A labor of love

Published 9:00 am Sunday, March 11, 2018

Church group create 50 to 60 quilts every year to give people both near and far

The Dorcas circle at First Baptist Church in Clarks Grove has been doing its part to help out in the local community as well as communities in need all over the world.  Dorcas, the group’s namesake, was a woman in the Bible who used her hands to make things and show her love for the poor and less fortunate by giving her creations to charity.

Meeting once a month for about five hours a day, the circle members get together at the church to craft quilts they donate to relief efforts or community events in the area as well as around the globe.

When the circle started back in the early 1970s, the group made fewer than 10 quilts a year. However, thanks to advancements in technology, the group now makes between 50 and 60 quilts each year.

“Back when I joined, they were still using a cardboard template,” said Pat Draayer. “We did not have the nice cotton materials — we just took clothes apart. We were lucky to get out six quilts a year. Then came along the rotary cutter and electric sewing machines, and oh man, then we really had it down.”

Members of the congregation or community donate all of the fabric that the circle uses to make the quilts. The Dorcas said they never seem to run out of anything, but they are always looking for more donations.

Although the circle only meets once a month, they do a lot of work for the club outside of their monthly meetings as well.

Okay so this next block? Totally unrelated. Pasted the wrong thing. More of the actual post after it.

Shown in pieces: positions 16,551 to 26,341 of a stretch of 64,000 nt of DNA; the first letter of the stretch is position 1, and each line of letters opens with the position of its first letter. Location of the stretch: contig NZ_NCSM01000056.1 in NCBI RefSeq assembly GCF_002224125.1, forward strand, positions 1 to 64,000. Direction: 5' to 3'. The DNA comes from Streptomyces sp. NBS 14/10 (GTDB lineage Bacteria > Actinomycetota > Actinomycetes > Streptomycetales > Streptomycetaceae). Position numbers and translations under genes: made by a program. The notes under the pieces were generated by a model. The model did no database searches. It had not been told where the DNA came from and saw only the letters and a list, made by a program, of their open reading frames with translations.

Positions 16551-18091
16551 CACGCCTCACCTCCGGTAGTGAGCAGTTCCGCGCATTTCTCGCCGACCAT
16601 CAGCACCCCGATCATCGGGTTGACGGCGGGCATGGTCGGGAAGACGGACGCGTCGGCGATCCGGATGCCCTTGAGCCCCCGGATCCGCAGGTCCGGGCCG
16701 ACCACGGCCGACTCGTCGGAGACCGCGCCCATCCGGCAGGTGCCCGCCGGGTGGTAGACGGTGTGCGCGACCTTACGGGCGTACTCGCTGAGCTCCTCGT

Many of the women take the quilts and fabrics home with them to get some of the materials cut or sewn before their next meeting.

“We do quite a bit of homework each month,” said circle member Jody Nechanicky.

Normally the club has 12 members who attend their meeting each month, but due to many of the members going south to avoid the cold, they only have five crafters during the winter months.

Quilt-making is a long and multi-step process. Members of the circle are able to stay on their toes by working on many different quilts at different stages of the process at the same time.

First, all of the materials must be cut to exactly the right size. Then a design needs to be laid out, followed by the design being stitched together — and that’s just one side. That doesn’t include the other side, the stuffing in the middle or sewing and tying the pieces together at the end.

Some of the quilts made go to local organizations or families who have been struck by tragedy, while some of the quilts make it as far as Honduras to help the less fortunate there.

Most recently, the club donated 45 of their quilts to relief efforts in Houston to victims of Hurricane Harvey.

Although many of the ladies had different reasons as to why they enjoy making the quilts, all of their end reasoning’s were nearly the same.

“All of these quilts have been wrapped in prayer,” said circle member Maryalice Hanson. “It just puts a smile on your face knowing that now we get to give this to someone and how delightful it would be to snuggle under that.”

About Tyler Julson

Tyler Julson covers sports for the Albert Lea Tribune.

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